Let’s say the Gator offense continued to look more fluid under a Del Rio who made it through the Vanderbilt game unscathed. Florida easily could’ve won its next two instead of losing by a combined three points. The offense still wasn’t great under Del Rio, so McElwain still would’ve been under pressure. However it probably wouldn’t have been enough for him to do the death threats thing, and I’m sure he survives the season with at 6-5 record at minimum. He probably would’ve had to fire guys like OC Doug Nussmeier and S&C coach Mike Kent, but McElwain’s still around in 2018 if those two losses turn into wins.

If McElwain is still Florida head coach in 2018, then obviously it means UF doesn’t hire Dan Mullen in advance of that season. Reporting revealed that Mullen was in late-stage negotiations with Knoxville, albeit stalling to see what happened with UF’s open position, when Scott Stricklin came calling.

Florida’s fourth game of 2018 would’ve been Jim McElwain going up against Tennessee head coach Dan Mullen. I’m sorry if you just threw up in your mouth a little bit.

And, if Tennessee doesn’t hire Jeremy Pruitt after losing out on Mullen, Pruitt probably still would be Alabama’s DC right now. Pruitt was on no one’s radar for head coaching gigs until UT looked at him, in no small part because he has a reputation for being hard to work with. Nick Saban had the clout to keep Pruitt in line indefinitely, but he very quickly wore out his welcome in DC gigs at FSU and Georgia.

After Pruitt left, Saban promoted Tosh Lupoi to DC. Lupoi is known as an ace recruiter, but as an on-field coach, he’s known as an ace recruiter. The Tide went from allowing 12 points a game in 2017 under Pruitt to 18 a game under Lupoi in 2018. Saban fired Lupoi after the season and replaced him with a relative unknown with a thin resume in Pete Golding. Bama’s defense then allowed a half a point per game more in 2019.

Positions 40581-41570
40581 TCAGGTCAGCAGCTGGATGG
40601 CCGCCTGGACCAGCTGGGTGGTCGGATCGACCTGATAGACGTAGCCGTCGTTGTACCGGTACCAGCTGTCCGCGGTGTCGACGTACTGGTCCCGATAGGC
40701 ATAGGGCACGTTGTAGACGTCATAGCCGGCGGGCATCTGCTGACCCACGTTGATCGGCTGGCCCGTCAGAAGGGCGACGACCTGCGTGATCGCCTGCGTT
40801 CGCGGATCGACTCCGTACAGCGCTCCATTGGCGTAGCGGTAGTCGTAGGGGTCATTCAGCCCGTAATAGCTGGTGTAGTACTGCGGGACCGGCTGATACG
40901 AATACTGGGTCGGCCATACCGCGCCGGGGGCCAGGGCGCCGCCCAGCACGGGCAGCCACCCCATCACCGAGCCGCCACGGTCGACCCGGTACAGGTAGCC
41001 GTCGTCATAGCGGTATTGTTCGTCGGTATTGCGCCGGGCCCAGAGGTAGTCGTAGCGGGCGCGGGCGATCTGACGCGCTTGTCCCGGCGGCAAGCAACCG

Key linebacker injuries hurt the Tide’s defense in ’19, and the offense turning into a quick-strike, big-play unit with Tua gave Alabama opponents more chances to score in 2018-19. Still, I’m confident that those defenses would’ve been better, maybe considerably better, with Pruitt around. I’m not sure he’s head coach material, but he’s a terrific defensive coordinator if you can handle his rough edges.

I’m consequently confident that Alabama doesn’t give up 44 points to Clemson in the 2018 national title game or 34 offensive points to Bo Nix and Auburn in 2019. Clemson might still win that game and Bama might not have made the Playoff as a one-loss team last fall, but the championship races and outcomes did feel the impact of Pruitt’s departure.

I’m sure I could come up with more ripple effects, especially if I was to start plotting out who Florida would hire not if but when, let’s be real, McElwain gets fired during or just after the 2018 season. I think with how things worked out, no one (besides Del Rio, of course) came out worse than Tennessee did. It was after things fell through with Mullen that then-AD John Currie went to Greg Schiano, and after that the coaching search really became a dumpster fire. I guess you can also credit Phil Fulmer’s return to UT to Del Rio’s brittle collarbone.

Del Rio’s injury didn’t affect the Heisman race as Dixon’s ACL did, nor did it do anything for that season’s conference or national championships. It had tremendous knock-on effects if you’re willing to assume he fares better against LSU and Texas A&M than Franks did in reality, though, which is not a big leap of logic. Sometimes small things really make bigger impacts than you think at the time.

David Wunderlich
David Wunderlich is a born-and-raised Gator and a proud Florida alum. He has been writing about Florida and SEC football since 2006. He currently lives in Naples Italy, at least until the Navy stations his wife elsewhere. You can follow him on Twitter @Year2